Businesses have reported requests from one in five people to have time off work and many are also keeping children away from school and heading to the beach or country for the day.
Romans are taking it so seriously that local newspapers have even been publishing survival guides with tips of what to do – if – the ground starts to tremble.
The panic has been fanned by Facebook, Twitter and text messages around a prediction by Raffaele Bendani, a seismologist who forecast in 1915 that a “big one” would hit Rome on Wednesday.
He is also said to have predicted other earthquakes which hit Italy during the last hundred years before his death in 1979.
Massimo La Rocca, headmaster of a school in the Trastevere district, said: “We have had quite a few parents calling in and saying they will not be sending their children in.
“I’ve told them the school will remain open and there is nothing to be scared about but they are adamant – although this is not a justifiable absence for a pupil.”
A barman named Massimo said: “People have been talking about this for the last week. I know dozens who are taking the day off – I’m going to sleep in the camper van with the wife to be on the safe side.”
Bendandi believed movement of plates and therefore earthquakes were the result of the combined movements of the planets, the moon and the sun and perfectly predictable.
In 1923 he predicted a quake would hit central Italy on January 2 the following year – he was wrong by two days.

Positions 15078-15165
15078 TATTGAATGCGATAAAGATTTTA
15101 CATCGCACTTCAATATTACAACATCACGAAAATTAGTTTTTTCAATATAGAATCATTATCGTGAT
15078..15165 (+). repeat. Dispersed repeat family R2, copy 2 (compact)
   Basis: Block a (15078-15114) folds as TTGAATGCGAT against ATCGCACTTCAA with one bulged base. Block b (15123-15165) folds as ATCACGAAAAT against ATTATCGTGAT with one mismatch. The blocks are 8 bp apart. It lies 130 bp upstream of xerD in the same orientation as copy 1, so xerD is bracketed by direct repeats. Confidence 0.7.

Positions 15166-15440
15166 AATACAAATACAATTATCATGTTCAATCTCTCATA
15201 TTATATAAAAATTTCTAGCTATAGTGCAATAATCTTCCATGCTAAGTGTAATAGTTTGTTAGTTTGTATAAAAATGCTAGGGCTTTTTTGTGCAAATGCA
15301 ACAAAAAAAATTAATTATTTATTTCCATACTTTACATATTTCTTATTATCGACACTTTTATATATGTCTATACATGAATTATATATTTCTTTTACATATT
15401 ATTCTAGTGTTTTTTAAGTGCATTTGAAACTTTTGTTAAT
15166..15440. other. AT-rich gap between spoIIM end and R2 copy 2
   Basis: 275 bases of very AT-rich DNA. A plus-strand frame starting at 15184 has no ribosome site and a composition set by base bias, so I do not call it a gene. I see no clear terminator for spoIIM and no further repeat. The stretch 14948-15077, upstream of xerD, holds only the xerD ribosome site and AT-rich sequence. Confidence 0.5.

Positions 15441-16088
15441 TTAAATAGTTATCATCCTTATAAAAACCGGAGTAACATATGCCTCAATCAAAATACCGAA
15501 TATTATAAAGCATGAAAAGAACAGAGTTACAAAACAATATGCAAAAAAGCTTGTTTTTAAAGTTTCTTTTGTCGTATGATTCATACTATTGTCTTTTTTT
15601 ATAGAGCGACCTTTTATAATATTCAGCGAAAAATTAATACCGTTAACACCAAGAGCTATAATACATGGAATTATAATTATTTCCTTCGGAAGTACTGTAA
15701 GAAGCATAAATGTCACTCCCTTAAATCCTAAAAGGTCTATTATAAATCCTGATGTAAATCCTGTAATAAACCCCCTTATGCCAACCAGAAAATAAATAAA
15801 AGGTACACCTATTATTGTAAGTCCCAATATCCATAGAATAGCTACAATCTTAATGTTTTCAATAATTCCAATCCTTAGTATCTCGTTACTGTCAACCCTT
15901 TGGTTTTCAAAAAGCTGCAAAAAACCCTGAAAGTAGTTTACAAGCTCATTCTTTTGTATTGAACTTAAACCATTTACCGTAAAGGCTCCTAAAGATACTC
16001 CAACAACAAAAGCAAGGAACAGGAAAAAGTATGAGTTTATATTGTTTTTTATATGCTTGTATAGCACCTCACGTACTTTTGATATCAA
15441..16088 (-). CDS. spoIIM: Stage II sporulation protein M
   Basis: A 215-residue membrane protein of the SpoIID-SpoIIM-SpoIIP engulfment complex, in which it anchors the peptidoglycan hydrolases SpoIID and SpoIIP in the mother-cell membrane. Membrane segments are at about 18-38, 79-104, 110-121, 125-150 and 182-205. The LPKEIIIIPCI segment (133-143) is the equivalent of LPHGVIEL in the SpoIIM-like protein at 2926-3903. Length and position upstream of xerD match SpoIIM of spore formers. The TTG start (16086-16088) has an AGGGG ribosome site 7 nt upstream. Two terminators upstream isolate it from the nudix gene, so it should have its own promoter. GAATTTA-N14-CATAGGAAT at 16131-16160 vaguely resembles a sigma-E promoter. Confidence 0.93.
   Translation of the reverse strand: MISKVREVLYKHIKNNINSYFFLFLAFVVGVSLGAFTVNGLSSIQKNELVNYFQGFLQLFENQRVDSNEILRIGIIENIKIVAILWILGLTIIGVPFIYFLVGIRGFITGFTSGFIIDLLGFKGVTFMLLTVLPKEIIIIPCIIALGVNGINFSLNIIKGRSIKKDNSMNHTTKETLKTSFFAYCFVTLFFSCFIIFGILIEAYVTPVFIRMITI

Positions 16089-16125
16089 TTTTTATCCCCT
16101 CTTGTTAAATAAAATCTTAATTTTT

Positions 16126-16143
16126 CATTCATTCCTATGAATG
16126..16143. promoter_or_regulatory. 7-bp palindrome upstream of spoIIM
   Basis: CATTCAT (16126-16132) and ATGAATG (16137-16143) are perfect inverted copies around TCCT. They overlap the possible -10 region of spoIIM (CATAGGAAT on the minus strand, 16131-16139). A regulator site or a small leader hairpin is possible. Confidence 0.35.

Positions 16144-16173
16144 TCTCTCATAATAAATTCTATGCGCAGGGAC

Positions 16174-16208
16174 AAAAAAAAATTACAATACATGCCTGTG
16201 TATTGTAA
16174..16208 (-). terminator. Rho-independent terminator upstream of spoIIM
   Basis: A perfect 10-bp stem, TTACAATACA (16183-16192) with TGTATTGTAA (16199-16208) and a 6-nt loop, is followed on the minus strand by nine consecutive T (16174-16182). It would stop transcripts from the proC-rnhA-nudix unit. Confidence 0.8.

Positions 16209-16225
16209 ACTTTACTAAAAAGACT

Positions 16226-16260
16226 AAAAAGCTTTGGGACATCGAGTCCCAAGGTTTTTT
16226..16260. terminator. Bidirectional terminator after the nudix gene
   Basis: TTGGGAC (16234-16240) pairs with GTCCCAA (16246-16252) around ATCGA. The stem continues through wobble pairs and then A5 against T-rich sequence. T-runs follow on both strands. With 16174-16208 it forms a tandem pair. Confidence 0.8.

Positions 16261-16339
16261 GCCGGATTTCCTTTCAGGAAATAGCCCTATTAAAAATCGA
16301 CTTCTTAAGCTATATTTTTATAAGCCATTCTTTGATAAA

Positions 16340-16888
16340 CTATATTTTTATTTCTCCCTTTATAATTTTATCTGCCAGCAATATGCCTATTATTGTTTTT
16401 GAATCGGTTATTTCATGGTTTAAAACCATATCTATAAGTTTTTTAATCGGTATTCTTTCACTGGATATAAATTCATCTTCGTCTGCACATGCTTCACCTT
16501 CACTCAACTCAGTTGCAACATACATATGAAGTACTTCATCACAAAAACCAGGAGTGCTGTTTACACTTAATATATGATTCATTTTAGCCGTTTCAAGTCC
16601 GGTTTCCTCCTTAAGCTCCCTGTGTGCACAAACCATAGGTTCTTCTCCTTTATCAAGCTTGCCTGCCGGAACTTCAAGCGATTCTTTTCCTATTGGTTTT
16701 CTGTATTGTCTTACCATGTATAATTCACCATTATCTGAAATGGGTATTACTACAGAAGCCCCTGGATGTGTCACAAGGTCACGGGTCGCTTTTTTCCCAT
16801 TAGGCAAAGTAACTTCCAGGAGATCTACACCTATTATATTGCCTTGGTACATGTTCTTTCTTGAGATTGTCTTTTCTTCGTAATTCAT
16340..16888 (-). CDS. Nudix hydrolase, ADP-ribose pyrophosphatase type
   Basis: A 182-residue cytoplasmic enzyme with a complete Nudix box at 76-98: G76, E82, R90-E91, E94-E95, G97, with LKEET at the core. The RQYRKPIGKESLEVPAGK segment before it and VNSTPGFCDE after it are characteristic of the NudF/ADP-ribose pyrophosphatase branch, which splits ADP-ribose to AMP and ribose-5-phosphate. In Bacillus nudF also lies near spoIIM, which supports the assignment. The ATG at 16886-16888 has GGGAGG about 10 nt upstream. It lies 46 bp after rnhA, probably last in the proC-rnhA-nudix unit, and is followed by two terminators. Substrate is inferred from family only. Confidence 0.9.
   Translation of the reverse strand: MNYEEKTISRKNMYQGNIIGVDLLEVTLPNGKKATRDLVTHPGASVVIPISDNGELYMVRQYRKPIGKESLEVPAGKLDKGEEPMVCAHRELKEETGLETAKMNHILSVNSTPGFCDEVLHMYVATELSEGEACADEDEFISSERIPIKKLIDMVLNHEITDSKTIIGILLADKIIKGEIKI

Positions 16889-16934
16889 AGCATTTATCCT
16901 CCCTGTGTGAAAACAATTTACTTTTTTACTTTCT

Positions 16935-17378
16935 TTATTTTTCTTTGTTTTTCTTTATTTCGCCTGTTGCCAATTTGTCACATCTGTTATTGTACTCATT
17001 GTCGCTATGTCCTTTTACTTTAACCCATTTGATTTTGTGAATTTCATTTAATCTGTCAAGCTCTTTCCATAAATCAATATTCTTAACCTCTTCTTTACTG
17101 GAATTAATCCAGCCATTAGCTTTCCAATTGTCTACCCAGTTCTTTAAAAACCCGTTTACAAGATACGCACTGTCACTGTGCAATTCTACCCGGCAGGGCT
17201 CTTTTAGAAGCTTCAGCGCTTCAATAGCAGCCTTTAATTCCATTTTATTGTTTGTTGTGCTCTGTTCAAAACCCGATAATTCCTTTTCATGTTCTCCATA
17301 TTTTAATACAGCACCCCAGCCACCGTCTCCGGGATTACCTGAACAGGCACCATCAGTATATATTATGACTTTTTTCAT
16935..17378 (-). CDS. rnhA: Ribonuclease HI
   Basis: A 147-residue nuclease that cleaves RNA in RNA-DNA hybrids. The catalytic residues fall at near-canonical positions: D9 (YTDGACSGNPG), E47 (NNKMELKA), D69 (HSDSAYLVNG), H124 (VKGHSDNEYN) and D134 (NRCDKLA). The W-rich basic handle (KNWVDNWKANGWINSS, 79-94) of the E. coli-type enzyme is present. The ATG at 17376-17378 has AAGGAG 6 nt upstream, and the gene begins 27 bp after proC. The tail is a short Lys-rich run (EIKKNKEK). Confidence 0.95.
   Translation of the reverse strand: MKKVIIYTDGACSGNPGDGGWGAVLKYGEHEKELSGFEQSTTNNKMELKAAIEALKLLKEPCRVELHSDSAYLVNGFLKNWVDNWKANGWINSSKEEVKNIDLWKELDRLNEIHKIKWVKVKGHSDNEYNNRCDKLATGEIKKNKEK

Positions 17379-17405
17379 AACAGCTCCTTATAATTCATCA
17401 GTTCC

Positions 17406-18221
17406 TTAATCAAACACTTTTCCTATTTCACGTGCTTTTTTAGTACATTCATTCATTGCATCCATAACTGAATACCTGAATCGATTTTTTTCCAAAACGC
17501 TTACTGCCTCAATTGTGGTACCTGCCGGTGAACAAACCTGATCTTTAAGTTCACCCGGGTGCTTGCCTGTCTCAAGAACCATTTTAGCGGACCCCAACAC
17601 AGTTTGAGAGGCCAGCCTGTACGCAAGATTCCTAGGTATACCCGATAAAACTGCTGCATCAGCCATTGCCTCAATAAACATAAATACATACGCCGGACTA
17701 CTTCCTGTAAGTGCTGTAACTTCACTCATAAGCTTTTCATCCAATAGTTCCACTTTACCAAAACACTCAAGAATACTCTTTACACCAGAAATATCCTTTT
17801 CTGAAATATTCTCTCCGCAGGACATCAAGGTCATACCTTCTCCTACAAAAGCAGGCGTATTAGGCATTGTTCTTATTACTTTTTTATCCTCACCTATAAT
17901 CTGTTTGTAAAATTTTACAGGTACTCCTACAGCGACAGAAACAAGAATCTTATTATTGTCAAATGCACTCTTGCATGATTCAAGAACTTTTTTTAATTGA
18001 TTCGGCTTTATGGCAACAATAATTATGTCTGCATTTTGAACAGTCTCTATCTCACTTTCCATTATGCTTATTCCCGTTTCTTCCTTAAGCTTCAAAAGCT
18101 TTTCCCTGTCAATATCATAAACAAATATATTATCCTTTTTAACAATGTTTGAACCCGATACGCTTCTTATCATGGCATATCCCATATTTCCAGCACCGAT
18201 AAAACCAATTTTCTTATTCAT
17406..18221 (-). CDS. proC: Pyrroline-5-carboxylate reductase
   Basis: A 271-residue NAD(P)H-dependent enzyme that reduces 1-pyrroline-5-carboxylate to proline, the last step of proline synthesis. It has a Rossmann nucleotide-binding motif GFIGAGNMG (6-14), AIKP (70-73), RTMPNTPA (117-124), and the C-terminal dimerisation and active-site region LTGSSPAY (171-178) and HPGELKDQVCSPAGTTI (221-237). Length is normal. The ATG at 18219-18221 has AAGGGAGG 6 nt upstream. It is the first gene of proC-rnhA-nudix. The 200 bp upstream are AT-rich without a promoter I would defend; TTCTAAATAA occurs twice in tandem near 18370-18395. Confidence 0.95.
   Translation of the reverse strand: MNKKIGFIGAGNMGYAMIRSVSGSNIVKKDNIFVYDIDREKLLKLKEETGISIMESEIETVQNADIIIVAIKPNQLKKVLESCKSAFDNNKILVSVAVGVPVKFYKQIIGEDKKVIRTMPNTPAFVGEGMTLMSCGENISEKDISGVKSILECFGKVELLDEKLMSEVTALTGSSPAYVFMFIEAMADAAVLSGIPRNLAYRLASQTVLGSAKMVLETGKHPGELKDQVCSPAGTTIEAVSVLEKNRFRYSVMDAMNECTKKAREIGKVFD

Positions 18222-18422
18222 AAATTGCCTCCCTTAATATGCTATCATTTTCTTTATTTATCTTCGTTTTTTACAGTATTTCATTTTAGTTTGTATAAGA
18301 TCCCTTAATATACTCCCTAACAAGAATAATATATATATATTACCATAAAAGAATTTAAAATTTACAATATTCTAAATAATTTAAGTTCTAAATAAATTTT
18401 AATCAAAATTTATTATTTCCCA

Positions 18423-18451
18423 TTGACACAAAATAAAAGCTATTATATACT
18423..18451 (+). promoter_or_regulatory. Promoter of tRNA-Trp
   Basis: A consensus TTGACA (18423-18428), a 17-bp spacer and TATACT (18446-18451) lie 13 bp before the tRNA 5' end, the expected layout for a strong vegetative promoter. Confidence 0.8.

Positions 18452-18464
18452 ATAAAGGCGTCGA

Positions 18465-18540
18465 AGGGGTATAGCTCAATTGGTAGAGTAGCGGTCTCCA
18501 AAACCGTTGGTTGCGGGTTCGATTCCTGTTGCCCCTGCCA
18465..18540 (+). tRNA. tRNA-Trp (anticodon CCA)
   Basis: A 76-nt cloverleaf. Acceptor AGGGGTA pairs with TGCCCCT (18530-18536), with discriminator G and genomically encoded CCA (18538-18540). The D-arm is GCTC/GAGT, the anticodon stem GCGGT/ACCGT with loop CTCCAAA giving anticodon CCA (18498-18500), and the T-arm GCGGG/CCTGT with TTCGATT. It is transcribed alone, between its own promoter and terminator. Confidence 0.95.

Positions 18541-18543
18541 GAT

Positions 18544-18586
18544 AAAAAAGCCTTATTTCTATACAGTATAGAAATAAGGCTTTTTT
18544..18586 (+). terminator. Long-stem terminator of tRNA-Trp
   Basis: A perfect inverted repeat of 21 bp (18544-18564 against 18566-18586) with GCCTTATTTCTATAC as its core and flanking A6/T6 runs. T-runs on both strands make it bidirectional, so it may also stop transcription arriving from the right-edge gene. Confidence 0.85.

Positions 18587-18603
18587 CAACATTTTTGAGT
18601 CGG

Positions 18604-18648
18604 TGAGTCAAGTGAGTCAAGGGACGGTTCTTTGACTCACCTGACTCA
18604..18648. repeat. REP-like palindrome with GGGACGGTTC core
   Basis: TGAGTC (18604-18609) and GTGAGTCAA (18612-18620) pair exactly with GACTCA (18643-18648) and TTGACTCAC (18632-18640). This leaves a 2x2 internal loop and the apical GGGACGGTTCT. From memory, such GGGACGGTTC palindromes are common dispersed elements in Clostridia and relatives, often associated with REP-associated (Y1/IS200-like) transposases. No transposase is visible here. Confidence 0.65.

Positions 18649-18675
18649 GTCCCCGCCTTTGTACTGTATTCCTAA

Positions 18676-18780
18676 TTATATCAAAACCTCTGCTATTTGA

For his work Bendandi was even given a knighthood by Fascist dictator Benito Mussolini – and ordered not to make any more predictions on pain of exile as officials feared he would create immense panic.
However seismologists have been quick to step in and say his theories are without any scientific proof and despite his claims earthquakes are completely unpredictable.
Seismologist Alessandro Amato, who works at the Italy’s National Geophysical and Volcanology Institute, said:”There is absolutely no evidence to say that an earthquake will hit Rome on 11th May and we have told that to the hundreds of people who have called.
“There is a possibility that on the day in question the country as a whole will have an average of 30 or so tremors but that is perfectly normal and the figure we expect.
“It is not scientifically possible to predict the exact date that an earthquake will occur and that’s why we are holding these open days at the Institute to better inform people.”
An estimated 20 million people live at risk from earthquakes in Italy, which is also home to some of the most active volcanoes in Europe.
The Eurasian and African plates meet along a line which runs through North Africa and crosses the Mediterranean near south Italy and Greece. As a result, two main fault lines cut across the Italian peninsula. Memories are still vivid of an earthquake in the central Italian city of L’Aquilam which lies to the north of Rome, in 2009, which killed 300 people. Telegraph
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